Phil Nichol is a born entertainer. This year’s show,
You cannot leave this show without being marginally insulted, quite exhausted yet thoroughly entertained.
What is so impressive about this Canadian funnyman is his ability to turn his hand to any kind of comedy. Phil is a multi-faceted performer meaning he can do everything from musical comedy to one-liners, storytelling, characterisation, black comedy, blue comedy — you name it. The way he alternates from a Shakespeare soliloquy to strumming a song about a gay eskimo and then recounting a tale about his cheating ex-wife with such speed and accuracy is exemplary. He also decides to enter and re-enters the stage in some of his styles from the last 20 years. Whereas an inexperienced comedian could make this look tiresome, Phil has the ability to trick an audience into thinking the show has been reborn.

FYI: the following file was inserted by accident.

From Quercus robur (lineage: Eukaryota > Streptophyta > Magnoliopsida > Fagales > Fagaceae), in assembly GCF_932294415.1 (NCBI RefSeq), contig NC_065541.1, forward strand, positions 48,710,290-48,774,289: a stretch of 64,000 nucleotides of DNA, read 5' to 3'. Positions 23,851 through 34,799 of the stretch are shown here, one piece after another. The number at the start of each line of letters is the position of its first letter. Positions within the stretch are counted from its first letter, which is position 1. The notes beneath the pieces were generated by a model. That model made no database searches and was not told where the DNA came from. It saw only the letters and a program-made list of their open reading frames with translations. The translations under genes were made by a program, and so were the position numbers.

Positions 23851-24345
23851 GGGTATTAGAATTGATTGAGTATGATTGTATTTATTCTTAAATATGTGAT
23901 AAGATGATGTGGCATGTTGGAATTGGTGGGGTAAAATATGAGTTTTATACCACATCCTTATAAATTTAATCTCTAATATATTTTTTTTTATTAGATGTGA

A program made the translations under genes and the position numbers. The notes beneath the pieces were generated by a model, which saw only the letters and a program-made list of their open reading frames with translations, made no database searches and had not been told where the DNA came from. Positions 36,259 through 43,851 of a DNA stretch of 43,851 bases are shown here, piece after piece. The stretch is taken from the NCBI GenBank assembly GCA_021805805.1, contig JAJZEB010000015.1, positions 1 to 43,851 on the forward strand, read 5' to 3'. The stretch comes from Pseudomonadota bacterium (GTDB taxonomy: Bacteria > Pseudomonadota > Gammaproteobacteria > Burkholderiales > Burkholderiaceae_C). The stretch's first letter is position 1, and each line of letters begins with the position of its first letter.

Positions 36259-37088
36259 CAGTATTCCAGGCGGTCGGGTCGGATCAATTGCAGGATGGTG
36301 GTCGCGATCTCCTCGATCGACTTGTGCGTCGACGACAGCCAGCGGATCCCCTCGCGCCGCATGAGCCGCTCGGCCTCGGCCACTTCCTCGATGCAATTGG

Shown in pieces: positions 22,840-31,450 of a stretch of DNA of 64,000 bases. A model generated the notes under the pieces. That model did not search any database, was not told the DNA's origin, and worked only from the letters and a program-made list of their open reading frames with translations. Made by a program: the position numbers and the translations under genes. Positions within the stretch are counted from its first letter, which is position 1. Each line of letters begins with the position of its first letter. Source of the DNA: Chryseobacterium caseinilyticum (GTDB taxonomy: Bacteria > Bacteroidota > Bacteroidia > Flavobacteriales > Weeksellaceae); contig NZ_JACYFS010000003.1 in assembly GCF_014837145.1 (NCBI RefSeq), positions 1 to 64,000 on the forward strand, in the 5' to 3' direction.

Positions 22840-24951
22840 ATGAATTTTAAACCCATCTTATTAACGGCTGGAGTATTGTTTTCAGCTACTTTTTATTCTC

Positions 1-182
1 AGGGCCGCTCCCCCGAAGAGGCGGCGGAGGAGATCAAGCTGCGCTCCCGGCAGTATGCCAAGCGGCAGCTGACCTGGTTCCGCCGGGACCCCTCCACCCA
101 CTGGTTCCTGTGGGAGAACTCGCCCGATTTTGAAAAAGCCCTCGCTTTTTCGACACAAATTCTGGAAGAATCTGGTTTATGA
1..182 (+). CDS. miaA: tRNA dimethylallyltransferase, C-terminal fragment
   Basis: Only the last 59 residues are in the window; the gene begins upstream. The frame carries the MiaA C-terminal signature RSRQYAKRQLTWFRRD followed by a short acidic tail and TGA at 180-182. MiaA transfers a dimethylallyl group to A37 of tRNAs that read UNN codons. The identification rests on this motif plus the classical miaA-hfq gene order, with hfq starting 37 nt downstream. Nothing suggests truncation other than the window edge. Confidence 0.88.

Make no mistake, Phil is a pro who knows exactly what he’s doing — planning everything from stage lighting to set and music choices. Yes, it is true that anybody can make a plan, but can they do it with such panache, and by panache I mean jazz hands? The answer is probably not. Fans of Phil’s work will know exactly what I mean but if you’ve yet to see this award-winning comedian in action, Twenty is a Very Short Introductions book to his work. As he scurries from one side of the stage to the other, breaking into a sweat which turns his T-shirt from light to dark, some of his work is so deliberately politically incorrect that you cannot leave this show without being marginally insulted, quite exhausted yet thoroughly entertained.